Charles Heller

Lecture

Friday, November 26, 2021

10:00 am

In his presentation, Charles Heller will present some of the work he has produced together with Lorenzo Pezzani on Forensic Oceanography, part of the Goldsmiths, University of London programme in Forensic Architecture. Continuing the discussion with Nandita Sharma that will have taken place the evening before as part of the International Lecture Series at the School of Architecture, he will specifically focus on analysing the refugee crisis through methods of Forensic Architecture and Border Forensics. It will study the violence of borders after death and possible directions of collaboration.

Charles Heller is a filmmaker and researcher whose work has a long-standing focus on the politics of migration and aesthetic practice within and at the borders of Europe. Heller received a bachelor’s degree in fine arts from the Ecole Supérieure des Beaux-Arts, Geneva and an MA in International Studies at Goldsmiths, University of London. He also completed at PhD in Research Architecture at Goldsmiths, where he is still affiliated as a Research Fellow. Heller is currently conducting postdoctoral research supported by the Swiss National Fund (SNF) at the Centre for Migration and Refugee Studies, American University in Cairo and the Centre d’Etudes et de Documentation Economiques, Juridiques et Sociales, Cairo.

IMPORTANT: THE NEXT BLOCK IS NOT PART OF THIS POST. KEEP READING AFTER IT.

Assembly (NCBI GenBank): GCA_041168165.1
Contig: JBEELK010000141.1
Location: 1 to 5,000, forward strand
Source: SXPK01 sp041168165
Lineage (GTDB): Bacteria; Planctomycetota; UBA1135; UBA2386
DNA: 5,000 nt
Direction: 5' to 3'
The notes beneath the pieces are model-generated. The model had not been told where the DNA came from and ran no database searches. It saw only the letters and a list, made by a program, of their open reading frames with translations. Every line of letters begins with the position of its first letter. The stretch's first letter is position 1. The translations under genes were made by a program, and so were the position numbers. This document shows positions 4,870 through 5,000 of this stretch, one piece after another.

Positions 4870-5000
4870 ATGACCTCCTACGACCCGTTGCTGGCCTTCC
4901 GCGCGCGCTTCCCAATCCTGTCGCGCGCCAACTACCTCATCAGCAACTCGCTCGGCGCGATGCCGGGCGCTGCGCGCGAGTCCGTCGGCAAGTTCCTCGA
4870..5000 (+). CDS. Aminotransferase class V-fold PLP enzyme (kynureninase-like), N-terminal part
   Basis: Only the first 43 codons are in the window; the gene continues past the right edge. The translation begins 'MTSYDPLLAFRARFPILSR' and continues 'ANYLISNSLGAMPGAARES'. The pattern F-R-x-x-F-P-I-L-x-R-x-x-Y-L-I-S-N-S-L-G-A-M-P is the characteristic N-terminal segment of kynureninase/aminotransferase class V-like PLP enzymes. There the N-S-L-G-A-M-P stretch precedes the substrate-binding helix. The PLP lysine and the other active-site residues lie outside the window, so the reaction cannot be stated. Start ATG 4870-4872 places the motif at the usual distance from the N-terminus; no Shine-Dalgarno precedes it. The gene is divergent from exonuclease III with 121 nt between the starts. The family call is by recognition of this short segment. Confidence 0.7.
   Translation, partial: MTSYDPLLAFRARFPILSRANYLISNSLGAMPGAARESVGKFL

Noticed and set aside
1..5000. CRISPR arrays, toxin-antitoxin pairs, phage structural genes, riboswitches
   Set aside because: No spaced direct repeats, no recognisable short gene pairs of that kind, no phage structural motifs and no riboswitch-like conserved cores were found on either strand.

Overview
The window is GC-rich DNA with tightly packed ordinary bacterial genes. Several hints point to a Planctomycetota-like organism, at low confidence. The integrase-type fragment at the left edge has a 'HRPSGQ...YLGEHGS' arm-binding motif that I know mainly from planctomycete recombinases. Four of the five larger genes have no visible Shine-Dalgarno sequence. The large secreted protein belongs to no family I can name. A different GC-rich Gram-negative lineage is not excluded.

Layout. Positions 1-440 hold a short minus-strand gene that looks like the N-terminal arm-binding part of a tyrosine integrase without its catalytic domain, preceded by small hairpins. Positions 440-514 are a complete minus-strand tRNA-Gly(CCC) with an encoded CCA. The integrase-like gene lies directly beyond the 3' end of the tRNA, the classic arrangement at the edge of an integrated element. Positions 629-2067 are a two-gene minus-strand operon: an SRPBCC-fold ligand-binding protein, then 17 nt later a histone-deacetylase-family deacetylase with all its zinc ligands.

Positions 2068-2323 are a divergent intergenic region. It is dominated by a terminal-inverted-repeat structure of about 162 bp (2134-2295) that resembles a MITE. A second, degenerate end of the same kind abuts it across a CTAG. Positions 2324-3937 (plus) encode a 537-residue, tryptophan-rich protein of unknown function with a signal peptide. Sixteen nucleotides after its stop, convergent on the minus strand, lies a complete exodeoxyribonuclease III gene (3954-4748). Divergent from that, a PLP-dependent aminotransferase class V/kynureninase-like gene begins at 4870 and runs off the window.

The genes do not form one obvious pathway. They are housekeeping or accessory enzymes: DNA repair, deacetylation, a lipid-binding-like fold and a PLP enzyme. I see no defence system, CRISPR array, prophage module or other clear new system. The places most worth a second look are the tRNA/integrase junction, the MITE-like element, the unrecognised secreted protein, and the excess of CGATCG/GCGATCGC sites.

Together with Lorenzo Pezzani, Heller has been working since 2011 on Forensic Oceanography, part of the Goldsmiths, University of London programme in Forensic Architecture. Forensic Oceanography seeks to document violence perpetrated against migrants at sea with maps, articles, exhibitions, websites and films. They co-directed the film Liquid Traces: The Left-to-Die Boat Case (2014), which reconstructs the events surrounding the group of 72 passengers who left the Libyan coast for the island of Lampedusa. Heller and Pezzani wrote the report Death by Rescue (2016), and co-founded Watch The Med, an online mapping platform to monitor the deaths and violations of migrants at sea (2012).

This event is part of the
PGR Lecture Series 2021/22
series.

Schedule

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